The field can now use geophysical methods and other applications of modern sensing techniques to further Egyptology. Egyptology was established as an academic discipline through the research of Emmanuel de Rougé in France, Samuel Birch in England, Heinrich Brugsch in Germany. In 1880, Flinders Petrie, another British Egyptologist, revolutionised the field of archaeology through controlled and scientifically recorded excavations. Petrie's work determined that Egyptian culture dated back as early as 4500 BC; the British Egypt Exploration Fund founded in 1882 and other Egyptologists promoted Petrie's methods. Other scholars worked on producing a hieroglyphic dictionary, developing a Demotic lexicon, establishing an outline of ancient Egyptian history. In the United States, the founding of the Oriental Institute at the University of Chicago and the expedition of James Henry Breasted to Egypt and Nubia established Egyptology as a legitimate field of study. In 1924, Breasted started the Epigraphic Survey to make and publish accurate copies of monuments.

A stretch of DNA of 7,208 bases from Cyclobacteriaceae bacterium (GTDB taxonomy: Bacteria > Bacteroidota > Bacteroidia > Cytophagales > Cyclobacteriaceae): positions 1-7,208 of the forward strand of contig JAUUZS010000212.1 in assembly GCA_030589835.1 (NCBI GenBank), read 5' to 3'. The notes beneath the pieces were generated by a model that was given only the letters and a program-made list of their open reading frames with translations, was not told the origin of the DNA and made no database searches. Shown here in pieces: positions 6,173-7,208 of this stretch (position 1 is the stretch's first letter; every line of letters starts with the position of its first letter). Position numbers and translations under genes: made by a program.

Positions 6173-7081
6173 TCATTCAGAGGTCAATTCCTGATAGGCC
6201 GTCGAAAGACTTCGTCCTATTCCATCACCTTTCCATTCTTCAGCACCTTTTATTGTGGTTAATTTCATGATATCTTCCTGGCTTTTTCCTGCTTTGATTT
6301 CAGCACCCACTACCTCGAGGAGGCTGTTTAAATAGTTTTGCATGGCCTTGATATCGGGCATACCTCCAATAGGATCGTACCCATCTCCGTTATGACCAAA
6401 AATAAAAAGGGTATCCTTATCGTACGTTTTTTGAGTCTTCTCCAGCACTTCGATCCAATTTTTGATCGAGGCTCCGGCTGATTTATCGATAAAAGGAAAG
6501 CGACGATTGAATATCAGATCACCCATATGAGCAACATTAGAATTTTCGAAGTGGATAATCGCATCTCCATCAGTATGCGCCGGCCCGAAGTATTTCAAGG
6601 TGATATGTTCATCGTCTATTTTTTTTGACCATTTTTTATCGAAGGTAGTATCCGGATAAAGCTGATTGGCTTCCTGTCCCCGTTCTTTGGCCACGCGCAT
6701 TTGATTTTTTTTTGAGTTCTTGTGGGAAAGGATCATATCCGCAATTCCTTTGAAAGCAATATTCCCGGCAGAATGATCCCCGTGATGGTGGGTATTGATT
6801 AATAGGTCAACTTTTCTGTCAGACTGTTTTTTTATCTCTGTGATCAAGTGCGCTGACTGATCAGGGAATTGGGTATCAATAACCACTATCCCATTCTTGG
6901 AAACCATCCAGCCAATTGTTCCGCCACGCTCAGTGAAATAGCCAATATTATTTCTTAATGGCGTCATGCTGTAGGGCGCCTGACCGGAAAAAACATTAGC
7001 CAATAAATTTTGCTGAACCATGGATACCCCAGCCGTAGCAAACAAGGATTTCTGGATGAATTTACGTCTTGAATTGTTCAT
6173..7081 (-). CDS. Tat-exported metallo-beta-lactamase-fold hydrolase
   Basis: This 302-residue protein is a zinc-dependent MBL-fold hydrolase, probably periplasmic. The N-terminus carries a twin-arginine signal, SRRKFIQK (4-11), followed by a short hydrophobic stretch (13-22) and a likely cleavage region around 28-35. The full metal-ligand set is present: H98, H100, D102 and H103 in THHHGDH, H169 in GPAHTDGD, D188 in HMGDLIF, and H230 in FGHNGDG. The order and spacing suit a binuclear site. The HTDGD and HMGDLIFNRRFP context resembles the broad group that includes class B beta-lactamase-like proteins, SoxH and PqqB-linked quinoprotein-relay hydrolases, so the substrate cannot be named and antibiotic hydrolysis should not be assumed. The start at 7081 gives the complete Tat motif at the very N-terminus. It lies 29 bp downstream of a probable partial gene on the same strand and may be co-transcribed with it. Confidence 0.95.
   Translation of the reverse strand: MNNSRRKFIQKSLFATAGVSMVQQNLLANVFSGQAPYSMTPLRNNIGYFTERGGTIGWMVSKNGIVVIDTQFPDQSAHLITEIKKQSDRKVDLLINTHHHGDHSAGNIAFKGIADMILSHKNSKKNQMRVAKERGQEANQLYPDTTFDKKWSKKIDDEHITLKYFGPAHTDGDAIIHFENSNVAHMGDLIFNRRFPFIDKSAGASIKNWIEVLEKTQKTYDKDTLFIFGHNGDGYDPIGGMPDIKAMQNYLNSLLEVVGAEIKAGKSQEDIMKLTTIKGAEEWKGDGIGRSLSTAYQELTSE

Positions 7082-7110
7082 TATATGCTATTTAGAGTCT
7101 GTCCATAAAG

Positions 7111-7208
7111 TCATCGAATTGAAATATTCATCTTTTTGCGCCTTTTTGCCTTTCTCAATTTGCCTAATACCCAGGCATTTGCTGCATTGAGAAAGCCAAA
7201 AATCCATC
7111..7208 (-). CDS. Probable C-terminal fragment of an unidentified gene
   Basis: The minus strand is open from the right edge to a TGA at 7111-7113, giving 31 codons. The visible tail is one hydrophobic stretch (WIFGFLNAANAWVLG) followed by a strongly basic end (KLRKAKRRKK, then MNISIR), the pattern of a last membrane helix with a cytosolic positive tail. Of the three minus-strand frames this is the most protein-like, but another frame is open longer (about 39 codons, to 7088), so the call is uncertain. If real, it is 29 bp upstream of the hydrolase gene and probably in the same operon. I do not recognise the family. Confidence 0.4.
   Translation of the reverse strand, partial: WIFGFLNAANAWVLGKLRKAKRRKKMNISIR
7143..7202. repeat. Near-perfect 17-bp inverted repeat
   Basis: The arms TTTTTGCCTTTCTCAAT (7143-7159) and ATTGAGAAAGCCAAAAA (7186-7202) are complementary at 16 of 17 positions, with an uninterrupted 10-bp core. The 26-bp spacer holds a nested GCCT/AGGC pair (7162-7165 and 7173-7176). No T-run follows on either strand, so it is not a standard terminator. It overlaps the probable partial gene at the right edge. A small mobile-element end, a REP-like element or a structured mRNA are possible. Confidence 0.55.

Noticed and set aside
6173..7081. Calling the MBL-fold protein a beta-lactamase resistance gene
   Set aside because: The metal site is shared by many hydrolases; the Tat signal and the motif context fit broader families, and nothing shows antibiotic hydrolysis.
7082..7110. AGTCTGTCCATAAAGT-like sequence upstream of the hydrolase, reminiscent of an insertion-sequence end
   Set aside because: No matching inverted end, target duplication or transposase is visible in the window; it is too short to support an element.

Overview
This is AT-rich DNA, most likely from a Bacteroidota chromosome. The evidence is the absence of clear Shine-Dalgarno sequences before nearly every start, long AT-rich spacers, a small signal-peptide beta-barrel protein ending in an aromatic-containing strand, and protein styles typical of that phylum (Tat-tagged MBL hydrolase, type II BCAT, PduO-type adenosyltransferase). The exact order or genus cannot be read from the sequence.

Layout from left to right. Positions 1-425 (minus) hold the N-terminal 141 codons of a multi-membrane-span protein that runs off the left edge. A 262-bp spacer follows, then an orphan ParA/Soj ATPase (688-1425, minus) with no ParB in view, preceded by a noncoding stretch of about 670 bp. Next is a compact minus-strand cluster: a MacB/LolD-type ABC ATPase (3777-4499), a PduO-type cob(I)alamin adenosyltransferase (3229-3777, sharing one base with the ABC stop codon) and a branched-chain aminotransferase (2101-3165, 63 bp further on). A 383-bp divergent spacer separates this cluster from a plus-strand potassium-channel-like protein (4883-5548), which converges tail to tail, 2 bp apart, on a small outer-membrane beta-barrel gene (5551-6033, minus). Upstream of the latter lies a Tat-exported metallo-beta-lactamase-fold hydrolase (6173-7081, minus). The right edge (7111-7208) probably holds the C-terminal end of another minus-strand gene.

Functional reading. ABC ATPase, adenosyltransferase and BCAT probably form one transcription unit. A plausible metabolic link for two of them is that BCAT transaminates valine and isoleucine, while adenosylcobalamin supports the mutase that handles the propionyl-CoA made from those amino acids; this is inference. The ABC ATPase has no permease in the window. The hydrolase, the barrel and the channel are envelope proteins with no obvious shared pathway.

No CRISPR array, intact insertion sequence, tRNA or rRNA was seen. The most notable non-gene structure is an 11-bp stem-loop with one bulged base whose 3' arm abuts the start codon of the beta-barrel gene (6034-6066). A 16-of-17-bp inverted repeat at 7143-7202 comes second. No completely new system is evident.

In the late 19th
History of Peru